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Housing Bubble Deniers Exposed

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Thank to Ollie Nanyes who posted this list of right wing economists and pundits who were positive there was no housing bubble preparing to burst in the last decade.

The housing bubble has precipitated a severe, and possibly catastprophic, economic crisis, so I thought it would be useful to put together a list of pundits and experts who were dead-wrong on the housing bubble. They were the enablers, and deserve to be held accountable. People also need to know (or be reminded of) which pundits/experts should never be listened to again. But most importantly, I have time to do this kind of thing now.

The list includes only pundits and (supposed) experts. That means the list doesn’t include policymakers such as Alan Greenspan and Ben Bernanke, because however wrong they may have been, policymakers—and especially Fed chairmen—are undeniably constrained in what they can say publicly. I strongly suspect that both Greenspan and Bernanke honestly believed that there was no housing bubble, but alas, we’ll never know for sure. The list also doesn’t include pundits/experts who were wrong only about the fallout of the collapse of the housing bubble—that is, the extent to which the collapse of the housing bubble would harm the economy.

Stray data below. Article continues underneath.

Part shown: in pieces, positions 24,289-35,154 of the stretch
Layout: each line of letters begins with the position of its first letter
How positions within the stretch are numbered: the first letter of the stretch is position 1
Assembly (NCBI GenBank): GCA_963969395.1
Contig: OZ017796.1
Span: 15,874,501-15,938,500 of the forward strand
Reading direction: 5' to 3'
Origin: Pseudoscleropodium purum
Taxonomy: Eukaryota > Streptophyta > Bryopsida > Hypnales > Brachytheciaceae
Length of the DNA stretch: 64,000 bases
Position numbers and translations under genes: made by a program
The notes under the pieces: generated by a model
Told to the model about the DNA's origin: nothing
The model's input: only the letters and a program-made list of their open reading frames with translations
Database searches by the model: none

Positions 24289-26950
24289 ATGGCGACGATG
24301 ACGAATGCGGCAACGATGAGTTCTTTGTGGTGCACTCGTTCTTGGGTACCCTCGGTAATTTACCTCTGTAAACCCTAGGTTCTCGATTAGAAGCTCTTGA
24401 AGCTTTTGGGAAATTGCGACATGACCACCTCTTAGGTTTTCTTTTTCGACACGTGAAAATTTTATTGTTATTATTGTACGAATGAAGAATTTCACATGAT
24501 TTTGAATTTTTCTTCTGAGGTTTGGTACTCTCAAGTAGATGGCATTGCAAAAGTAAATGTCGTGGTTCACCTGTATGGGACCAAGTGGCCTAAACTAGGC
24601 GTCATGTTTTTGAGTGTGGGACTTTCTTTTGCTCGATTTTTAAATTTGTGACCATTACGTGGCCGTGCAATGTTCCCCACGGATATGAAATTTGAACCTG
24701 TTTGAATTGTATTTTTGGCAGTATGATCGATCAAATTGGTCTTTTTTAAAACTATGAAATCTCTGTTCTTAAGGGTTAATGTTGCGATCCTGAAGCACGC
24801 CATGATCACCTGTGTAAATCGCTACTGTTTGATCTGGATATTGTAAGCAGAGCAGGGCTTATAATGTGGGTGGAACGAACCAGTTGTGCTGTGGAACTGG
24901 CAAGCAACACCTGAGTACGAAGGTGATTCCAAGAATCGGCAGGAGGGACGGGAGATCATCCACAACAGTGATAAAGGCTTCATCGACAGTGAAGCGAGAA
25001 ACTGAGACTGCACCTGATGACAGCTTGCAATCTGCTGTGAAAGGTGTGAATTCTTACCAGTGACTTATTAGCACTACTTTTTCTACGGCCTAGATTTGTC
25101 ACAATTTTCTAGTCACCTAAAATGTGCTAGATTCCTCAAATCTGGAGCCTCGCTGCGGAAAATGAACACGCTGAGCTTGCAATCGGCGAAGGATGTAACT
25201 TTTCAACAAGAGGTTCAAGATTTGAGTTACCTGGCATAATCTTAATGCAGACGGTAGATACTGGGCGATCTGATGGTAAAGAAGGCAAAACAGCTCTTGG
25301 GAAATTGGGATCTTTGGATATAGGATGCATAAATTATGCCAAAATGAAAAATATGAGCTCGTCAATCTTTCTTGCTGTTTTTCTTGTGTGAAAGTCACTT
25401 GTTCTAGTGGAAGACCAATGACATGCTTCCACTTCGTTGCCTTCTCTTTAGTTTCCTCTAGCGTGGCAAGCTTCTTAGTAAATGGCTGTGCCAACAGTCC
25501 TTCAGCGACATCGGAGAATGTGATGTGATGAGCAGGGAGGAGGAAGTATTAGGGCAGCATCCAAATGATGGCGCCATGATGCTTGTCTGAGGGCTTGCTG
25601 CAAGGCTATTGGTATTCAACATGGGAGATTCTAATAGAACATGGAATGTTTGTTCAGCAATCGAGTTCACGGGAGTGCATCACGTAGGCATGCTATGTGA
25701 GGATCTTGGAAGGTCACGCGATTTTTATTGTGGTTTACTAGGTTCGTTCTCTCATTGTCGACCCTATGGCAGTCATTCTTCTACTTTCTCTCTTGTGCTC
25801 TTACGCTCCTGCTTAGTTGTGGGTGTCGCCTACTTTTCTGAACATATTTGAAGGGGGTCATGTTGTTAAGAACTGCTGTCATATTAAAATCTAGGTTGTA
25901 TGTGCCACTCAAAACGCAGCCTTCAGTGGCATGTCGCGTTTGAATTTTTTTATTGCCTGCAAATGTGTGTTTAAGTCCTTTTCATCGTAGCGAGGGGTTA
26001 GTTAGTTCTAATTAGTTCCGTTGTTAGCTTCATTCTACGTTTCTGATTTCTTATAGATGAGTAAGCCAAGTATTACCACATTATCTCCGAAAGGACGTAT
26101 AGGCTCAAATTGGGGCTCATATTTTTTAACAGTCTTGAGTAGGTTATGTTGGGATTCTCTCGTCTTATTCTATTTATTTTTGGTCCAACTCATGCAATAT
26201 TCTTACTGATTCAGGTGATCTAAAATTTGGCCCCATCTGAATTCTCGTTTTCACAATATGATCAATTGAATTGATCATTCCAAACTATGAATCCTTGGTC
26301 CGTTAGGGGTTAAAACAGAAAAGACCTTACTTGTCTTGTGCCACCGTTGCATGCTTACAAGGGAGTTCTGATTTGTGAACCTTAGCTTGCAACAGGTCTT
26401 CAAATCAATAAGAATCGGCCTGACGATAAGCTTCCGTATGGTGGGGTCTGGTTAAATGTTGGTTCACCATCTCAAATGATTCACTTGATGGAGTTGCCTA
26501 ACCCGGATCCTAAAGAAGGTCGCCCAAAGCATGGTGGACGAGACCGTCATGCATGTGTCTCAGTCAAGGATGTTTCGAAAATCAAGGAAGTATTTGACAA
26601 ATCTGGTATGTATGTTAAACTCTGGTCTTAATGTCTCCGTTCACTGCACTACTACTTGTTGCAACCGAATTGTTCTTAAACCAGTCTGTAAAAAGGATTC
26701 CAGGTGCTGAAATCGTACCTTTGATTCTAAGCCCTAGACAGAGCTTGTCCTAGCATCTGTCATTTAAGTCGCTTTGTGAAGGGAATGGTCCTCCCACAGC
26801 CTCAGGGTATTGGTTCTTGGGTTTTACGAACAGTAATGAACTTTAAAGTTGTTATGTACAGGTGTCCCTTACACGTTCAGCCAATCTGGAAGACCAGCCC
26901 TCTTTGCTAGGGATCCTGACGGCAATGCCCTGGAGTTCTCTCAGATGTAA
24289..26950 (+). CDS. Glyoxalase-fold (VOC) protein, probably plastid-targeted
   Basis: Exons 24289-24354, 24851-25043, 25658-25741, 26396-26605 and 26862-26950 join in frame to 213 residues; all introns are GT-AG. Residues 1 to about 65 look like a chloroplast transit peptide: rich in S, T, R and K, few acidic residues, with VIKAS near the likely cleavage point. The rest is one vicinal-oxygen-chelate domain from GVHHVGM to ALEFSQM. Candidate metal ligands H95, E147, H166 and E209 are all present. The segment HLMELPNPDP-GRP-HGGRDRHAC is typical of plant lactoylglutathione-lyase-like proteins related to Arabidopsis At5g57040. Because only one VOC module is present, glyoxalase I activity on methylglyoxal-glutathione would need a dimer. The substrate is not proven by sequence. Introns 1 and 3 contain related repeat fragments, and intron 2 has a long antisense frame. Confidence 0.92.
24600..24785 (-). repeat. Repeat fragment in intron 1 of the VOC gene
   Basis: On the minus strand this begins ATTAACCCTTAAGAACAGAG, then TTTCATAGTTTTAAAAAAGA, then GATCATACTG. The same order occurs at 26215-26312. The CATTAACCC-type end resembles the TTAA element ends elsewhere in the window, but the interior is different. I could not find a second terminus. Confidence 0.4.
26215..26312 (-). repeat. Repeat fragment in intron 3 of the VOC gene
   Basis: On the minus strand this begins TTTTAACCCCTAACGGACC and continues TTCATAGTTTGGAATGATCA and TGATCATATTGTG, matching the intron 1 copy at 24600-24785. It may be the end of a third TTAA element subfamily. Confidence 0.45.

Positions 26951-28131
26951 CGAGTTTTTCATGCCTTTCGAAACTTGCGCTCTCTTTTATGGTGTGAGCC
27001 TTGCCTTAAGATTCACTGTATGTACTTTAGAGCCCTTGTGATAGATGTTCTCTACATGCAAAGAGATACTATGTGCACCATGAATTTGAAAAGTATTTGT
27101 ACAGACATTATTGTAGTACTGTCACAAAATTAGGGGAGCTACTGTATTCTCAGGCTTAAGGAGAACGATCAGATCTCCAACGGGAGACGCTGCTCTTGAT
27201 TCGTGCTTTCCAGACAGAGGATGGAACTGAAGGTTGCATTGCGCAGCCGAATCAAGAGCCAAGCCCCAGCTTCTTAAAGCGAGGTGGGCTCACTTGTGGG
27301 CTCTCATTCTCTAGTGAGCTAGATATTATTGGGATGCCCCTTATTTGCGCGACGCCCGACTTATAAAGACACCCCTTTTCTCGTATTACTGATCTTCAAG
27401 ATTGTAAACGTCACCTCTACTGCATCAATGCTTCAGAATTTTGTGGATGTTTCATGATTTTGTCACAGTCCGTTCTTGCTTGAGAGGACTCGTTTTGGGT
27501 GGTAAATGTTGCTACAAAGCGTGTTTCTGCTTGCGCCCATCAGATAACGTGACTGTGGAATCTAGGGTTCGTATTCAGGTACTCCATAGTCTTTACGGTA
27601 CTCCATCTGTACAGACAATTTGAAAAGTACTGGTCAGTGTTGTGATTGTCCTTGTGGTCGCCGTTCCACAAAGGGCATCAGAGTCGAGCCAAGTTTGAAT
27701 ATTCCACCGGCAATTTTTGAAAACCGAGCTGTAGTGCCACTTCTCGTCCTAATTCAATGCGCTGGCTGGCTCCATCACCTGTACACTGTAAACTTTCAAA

Many of the names on the list won’t shock anyone, I’m sure. And FWIW, a few of the pundits seemed to deny the existence of the housing bubble simply because Paul Krugman argued that there was a housing bubble, and they absolutely hate Krugman. Unfortunately (for our economy), Krugman was right—again.

The list is a work in progress (though I’ve been reasonably thorough in my research), so feel free to suggest other people who should go on the list. So without further ado, here’s the list:

1. Alan Reynolds, Senior Fellow, Cato Institute:

Read the rest of the list here.

Written by slothropia

February 14th, 2013 at 10:07 pm

Posted in Economy,Housing

Shock Doctrine in the UK

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I was watching the world news on BBC America a few nights ago and the talking heads were all in agreement that the Tory government had no choice but to make draconian cuts to the UK budget. Unless they wanted to emulate Japan, which did not reduce living standards during its economic troubles in the ’90s or during the current world wide slowdown. Japan may not be paradise but it seems to be getting through the crisis as well as or better than most of the industrialized world. .